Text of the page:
Coexist with tradition network
IEQNET coexists with traditional network in the same optical fiber transmission system and shares the same DWDM network components. In IEQNET, quantum channels operate at 1310 nm (O-band) while conventional traffic channels runs at other wavelengths, such as 1550 nm (C-band). Quantum signals and messages are transmitted across quantum channels. Conventional traffic channels serve two purposes in IEQNET:
- as communication channels between Qnodes to exchange data and timing messages to make quantum correlation measurements,
- as test channels to stress the quantum channels thereby to determine the limits of classical/quantum channel coexistence.
Q-node, identifier, and addressing
Q-nodes in IEQNET are much like their classical counterparts (i.e., nodes), representing the communication parties in quantum networks. A Q-node performs both conventional and quantum functions. The major functions include:
- to execute quantum communication,
- to execute conventional computation and communication. For example, a Q-node will exchange messages with other Q-nodes via conventional traffic channels to make quantum correlation measurements.
As illustrated below, a Q-node has two types of communication channels, (a) quantum channel(s) to send/receive quantum signals and messages, and (b) conventional channel(s) to transmit conventional traffic.
In conventional networks, a channel endpoint is uniquely identified by a layer-2 physical address, which is typically vendor-assigned; and a node is uniquely identified by a layer-3 logical address (e.g., IP address). In operation, a layer-3 logical address is mapped and translated into a layer-2 physical address.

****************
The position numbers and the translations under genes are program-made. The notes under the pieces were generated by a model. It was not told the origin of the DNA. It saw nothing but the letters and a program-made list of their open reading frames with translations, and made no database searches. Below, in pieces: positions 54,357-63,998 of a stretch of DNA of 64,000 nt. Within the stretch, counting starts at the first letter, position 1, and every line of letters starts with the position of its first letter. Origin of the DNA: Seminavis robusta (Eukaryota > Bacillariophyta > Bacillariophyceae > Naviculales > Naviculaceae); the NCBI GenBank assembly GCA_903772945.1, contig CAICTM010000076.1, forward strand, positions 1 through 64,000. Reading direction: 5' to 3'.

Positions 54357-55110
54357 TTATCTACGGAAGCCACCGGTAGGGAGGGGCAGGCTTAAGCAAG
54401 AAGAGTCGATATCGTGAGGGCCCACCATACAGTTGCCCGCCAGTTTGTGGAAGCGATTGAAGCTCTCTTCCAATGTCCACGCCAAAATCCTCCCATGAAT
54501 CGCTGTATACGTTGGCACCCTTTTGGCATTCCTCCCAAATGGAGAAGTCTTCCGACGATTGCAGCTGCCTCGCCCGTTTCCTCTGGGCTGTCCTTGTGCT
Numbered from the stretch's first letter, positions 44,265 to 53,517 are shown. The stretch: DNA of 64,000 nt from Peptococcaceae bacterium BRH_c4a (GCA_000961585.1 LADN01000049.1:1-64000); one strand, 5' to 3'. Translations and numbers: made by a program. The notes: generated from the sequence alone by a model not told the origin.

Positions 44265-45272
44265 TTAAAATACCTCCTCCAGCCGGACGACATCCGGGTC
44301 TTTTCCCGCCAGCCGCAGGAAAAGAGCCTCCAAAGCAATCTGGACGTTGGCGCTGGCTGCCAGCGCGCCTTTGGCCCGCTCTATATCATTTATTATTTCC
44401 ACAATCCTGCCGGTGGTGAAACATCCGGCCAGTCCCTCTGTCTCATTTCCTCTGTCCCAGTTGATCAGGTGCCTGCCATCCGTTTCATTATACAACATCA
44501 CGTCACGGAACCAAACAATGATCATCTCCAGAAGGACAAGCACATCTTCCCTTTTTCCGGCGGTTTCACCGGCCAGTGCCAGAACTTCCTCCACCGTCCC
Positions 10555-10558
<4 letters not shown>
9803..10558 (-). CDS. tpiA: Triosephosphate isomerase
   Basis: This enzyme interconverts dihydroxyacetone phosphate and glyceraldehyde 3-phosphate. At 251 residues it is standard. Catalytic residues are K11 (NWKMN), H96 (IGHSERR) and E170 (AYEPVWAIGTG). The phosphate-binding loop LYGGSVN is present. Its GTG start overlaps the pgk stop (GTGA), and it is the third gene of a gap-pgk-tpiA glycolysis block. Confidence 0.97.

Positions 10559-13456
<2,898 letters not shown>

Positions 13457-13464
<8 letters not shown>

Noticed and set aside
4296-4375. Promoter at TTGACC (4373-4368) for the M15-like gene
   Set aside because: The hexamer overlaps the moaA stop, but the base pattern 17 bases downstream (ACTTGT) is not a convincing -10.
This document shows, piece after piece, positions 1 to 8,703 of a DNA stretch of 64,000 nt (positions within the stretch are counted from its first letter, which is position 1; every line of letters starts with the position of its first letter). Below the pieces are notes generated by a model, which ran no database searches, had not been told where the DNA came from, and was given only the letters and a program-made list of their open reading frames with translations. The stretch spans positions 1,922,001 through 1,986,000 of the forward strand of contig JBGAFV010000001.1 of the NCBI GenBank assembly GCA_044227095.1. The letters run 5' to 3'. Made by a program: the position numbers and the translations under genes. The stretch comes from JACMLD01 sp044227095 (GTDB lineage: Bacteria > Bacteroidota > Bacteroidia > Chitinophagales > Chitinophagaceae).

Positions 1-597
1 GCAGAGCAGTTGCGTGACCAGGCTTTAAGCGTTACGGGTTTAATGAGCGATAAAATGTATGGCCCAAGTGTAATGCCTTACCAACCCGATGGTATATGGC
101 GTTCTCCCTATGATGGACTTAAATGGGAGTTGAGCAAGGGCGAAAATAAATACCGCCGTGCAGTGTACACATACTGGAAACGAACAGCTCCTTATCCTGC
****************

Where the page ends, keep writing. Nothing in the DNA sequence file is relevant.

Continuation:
In IEQNET, a Q-node is assigned an IP address to uniquely identify the node. Each of its conventional channel endpoints is identified and addressed by the corresponding physical address. In addition, a Q-node enumerates and numbers its quantum channels. The <Q-node ip, quantum channel #> pair is used to identify and address a particular quantum channel endpoint.
Quantum paths and routing
Routing is a fundamental network function. Multihop networks requires a means of selecting paths through the network. Due to technology immaturity in quantum memory and quantum computation, IEQNET does not perform routing in the quantum domain. Instead, IEQNET will use SDN technology to perform traditional wavelength routing and assignment in optical networks to establish quantum paths between Q-nodes, or between Q-nodes and EPS(es).
As illustrated below, optical switches – SOS1 and SOS2 are dynamically programmed to establish multiple quantum paths:
- Quantum path1 between EPS2 and NU Q-node1
- Quantum path2 between EPS2 and NU Q-node 2
- Quantum path3 between FNAL Q-node1 and ANL Q-node1
Support multi-users, flexible, and resilient network configurations
To aid in supporting multiple users on a scalable network, IEQNET will experiment with multi-wavelength entangled photon sources combined with software-controlled all-optical switches. For instance, EPS2 will be capable of generating at least 4 separate wavelengths of light or equivalently two different photon pair wavelengths. If SOS2 has 8 output ports, then up to 4 of 8 potential users can simultaneously be receiving a photon stream that is entangled with one other user. That is, 4 users can simultaneously use the quantum network. The below figure shows the concept for a simple 4 user system. The number of possible inter-connections grows quickly with the number of users, but the NxN switch is fully reconfigurable allowing any desired configuration.